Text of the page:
The United States Representative at the United Nations (Lodge) to the Department of State
Delga 175. Re Puerto Rican case Committee IV. Difficult atmosphere of Fourth Committee debate on cessation information Surinam and Netherlands Antilles and proposed amendments to Swedish draft resolution forecast probable adoption resolution asserting competence GA to share in decision when territory ceases to be NSG and urging resumption of reporting under Article 73(e). Dutch attempt to have discussion this item postponed until after roundtable conference failed completely with nine speeches today and at least ten scheduled for October 28.
In view foregoing, most likely committee will desire pronounce on Puerto Rico cessation by amending Committee on Information resolution to assert competence of Assembly to participate in decision to cease reporting.
A vote favoring US decision to cease reporting on Puerto Rico may be expected from all members present except Soviet bloc, probably 2–3 other members, with perhaps 10–12 abstentions. However, if competence issue raised, negative votes or abstentions might be increased by addition of seven administering powers although the number of abstentions among nonadministering members might diminish. Under two-thirds rule in plenary, favorable outcome could not be taken for granted.
Mrs. Bolton and Fourth Committee advisers suggest US delegation might abstain or not participate in vote, stressing our inability to accept GA competence and stating that US has faithfully fulfilled Assembly resolutions, action is completed by the USG, any further action is meaningless.
An alternative suggestion made is that US delegation, confronted by a large majority for a resolution in favor US action re Puerto Rico by clearly asserting GA competence, should vote affirmatively and explain after vote that we do not regard the GA as having competence.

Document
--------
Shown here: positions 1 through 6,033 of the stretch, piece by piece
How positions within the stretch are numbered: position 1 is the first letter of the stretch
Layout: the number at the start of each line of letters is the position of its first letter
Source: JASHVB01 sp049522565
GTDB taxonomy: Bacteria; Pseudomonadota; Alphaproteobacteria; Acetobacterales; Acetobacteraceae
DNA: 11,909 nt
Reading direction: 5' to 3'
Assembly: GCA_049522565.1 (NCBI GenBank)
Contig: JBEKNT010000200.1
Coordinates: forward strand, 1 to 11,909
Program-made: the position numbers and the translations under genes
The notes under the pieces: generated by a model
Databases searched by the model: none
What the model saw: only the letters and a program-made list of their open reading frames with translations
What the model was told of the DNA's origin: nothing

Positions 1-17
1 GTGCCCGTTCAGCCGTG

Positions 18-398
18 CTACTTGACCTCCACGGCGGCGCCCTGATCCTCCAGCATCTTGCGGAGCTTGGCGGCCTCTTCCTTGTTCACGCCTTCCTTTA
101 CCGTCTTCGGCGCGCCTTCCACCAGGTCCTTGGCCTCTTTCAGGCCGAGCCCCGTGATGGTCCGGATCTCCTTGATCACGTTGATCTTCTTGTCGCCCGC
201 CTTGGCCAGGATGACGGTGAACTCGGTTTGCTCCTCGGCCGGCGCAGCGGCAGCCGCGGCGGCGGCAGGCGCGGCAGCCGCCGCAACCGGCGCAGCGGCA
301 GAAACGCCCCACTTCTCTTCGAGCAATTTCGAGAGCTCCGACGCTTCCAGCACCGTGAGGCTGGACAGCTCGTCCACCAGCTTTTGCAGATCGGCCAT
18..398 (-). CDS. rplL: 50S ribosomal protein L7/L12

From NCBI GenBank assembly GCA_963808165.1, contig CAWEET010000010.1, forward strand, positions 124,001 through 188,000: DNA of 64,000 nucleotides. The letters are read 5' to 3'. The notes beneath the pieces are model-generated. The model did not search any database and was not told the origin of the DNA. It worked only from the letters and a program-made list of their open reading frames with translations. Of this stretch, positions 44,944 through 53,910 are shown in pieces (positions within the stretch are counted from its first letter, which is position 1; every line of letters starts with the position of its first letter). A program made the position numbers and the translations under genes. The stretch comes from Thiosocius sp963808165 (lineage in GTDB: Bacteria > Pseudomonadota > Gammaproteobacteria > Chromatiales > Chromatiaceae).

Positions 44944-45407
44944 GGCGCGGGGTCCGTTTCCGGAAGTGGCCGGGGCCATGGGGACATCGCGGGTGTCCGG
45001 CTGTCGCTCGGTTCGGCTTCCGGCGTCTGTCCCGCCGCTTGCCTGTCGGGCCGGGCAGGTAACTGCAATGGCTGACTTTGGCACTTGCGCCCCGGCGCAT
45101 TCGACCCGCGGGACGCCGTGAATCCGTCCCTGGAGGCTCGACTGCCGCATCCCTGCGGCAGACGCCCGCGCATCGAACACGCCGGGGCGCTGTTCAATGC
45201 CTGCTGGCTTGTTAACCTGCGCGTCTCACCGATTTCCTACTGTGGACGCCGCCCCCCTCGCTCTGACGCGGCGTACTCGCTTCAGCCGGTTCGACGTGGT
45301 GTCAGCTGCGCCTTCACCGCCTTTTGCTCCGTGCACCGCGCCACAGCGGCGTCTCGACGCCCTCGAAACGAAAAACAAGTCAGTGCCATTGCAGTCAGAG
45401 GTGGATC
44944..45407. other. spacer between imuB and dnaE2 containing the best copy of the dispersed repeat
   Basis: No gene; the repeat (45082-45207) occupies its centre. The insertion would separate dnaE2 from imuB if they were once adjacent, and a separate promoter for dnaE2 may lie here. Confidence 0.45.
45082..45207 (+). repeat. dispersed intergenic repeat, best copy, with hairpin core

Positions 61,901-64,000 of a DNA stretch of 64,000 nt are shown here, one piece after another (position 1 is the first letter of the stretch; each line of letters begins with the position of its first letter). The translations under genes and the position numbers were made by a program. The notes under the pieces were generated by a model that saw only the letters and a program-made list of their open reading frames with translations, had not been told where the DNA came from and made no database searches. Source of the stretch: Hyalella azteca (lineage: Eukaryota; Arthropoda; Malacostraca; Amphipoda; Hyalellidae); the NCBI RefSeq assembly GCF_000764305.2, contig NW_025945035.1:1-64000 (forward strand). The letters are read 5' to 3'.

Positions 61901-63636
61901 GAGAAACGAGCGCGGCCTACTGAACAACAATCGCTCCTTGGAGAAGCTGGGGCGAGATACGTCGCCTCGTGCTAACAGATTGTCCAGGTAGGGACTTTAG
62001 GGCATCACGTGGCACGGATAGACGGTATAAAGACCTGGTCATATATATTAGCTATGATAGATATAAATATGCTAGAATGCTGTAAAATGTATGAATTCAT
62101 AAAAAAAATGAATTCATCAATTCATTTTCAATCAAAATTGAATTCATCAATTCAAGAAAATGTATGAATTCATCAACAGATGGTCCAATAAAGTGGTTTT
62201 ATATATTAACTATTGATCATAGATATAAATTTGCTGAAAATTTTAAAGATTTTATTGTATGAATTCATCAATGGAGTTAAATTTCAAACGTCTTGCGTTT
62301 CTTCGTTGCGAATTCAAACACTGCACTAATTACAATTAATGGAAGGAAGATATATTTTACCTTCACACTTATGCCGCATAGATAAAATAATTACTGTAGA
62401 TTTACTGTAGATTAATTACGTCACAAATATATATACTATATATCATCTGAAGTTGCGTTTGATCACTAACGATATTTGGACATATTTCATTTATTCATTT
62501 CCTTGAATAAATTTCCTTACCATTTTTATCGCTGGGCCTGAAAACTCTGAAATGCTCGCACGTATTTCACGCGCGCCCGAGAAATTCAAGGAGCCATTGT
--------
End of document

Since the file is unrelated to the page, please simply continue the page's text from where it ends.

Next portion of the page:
Department is, therefore, being consulted as to what US delegation voting position should be on a resolution which clearly raises the question of competence.
Will advise Department soonest precise form of Puerto Rican resolution which may come to vote by Friday, October 30. Mrs. Bolton desires top-level position.1
No record has been found in Department of State files of a response by the Department to this telegram.
Discussion on the cessation of information on Puerto Rico began in the Fourth Committee on Oct. 30 with a statement by Fernos-Isern, Resident Commissioner of Puerto Rico in the United States and member of the U.S. Delegation, who was introduced by the U.S. Delegate on the Fourth Committee, Frances Bolton. Fernos-Isern described the process by which the Commonwealth had achieved “a full measure” of self-government and explained its political and economic relationship to the United States. As no other national delegation was prepared to speak, the Committee adjourned until Nov. 2. (New York telegram Delga 193, Oct. 31, 1952, 12:01 a.m., not printed, file 310.5/10–3153 (the Mission’s daily unclassified summary))↩